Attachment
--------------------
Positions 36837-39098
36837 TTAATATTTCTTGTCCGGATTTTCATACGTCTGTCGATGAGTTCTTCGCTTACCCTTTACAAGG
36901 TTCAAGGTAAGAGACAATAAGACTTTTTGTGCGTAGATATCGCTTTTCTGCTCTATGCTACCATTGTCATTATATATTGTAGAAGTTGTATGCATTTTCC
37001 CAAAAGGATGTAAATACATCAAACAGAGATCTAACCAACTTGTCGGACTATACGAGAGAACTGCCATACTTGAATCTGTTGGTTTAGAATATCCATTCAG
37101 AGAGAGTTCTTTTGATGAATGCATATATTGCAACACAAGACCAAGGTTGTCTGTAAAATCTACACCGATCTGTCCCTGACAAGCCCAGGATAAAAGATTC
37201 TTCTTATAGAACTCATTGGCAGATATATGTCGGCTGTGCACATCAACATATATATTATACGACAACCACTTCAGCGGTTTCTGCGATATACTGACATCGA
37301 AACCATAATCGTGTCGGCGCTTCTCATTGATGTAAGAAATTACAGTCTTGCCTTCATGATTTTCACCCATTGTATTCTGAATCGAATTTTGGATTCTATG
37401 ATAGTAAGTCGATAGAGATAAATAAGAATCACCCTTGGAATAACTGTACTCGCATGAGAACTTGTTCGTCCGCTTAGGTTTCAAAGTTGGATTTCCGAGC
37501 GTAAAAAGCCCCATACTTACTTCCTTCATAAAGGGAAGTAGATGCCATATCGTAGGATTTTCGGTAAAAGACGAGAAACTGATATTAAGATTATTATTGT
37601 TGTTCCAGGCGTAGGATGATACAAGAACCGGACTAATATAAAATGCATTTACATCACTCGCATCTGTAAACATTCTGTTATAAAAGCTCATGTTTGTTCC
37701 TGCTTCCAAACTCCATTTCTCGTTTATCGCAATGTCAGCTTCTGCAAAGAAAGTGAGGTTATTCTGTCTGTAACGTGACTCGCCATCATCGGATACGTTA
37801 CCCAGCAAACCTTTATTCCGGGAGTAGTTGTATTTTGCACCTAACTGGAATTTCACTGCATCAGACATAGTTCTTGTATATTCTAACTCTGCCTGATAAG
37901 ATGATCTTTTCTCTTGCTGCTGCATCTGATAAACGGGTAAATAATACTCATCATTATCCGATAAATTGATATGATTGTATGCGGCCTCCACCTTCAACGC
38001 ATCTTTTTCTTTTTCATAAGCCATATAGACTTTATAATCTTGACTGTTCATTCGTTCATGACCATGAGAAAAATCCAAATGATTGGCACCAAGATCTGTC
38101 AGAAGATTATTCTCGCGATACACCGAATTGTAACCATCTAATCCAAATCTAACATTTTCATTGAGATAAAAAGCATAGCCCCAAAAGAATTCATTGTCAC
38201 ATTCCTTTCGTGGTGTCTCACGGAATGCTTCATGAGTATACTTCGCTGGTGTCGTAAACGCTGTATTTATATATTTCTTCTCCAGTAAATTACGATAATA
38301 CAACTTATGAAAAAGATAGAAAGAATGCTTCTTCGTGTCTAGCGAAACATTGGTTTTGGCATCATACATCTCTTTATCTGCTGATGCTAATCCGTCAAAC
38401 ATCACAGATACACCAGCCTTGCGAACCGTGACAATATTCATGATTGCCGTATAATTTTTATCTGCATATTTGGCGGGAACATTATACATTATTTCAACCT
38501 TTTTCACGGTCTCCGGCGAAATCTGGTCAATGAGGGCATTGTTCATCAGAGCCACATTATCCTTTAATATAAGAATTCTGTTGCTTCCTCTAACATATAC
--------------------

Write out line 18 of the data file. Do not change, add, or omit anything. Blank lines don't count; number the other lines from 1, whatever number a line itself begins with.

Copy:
38401 ATCACAGATACACCAGCCTTGCGAACCGTGACAATATTCATGATTGCCGTATAATTTTTATCTGCATATTTGGCGGGAACATTATACATTATTTCAACCT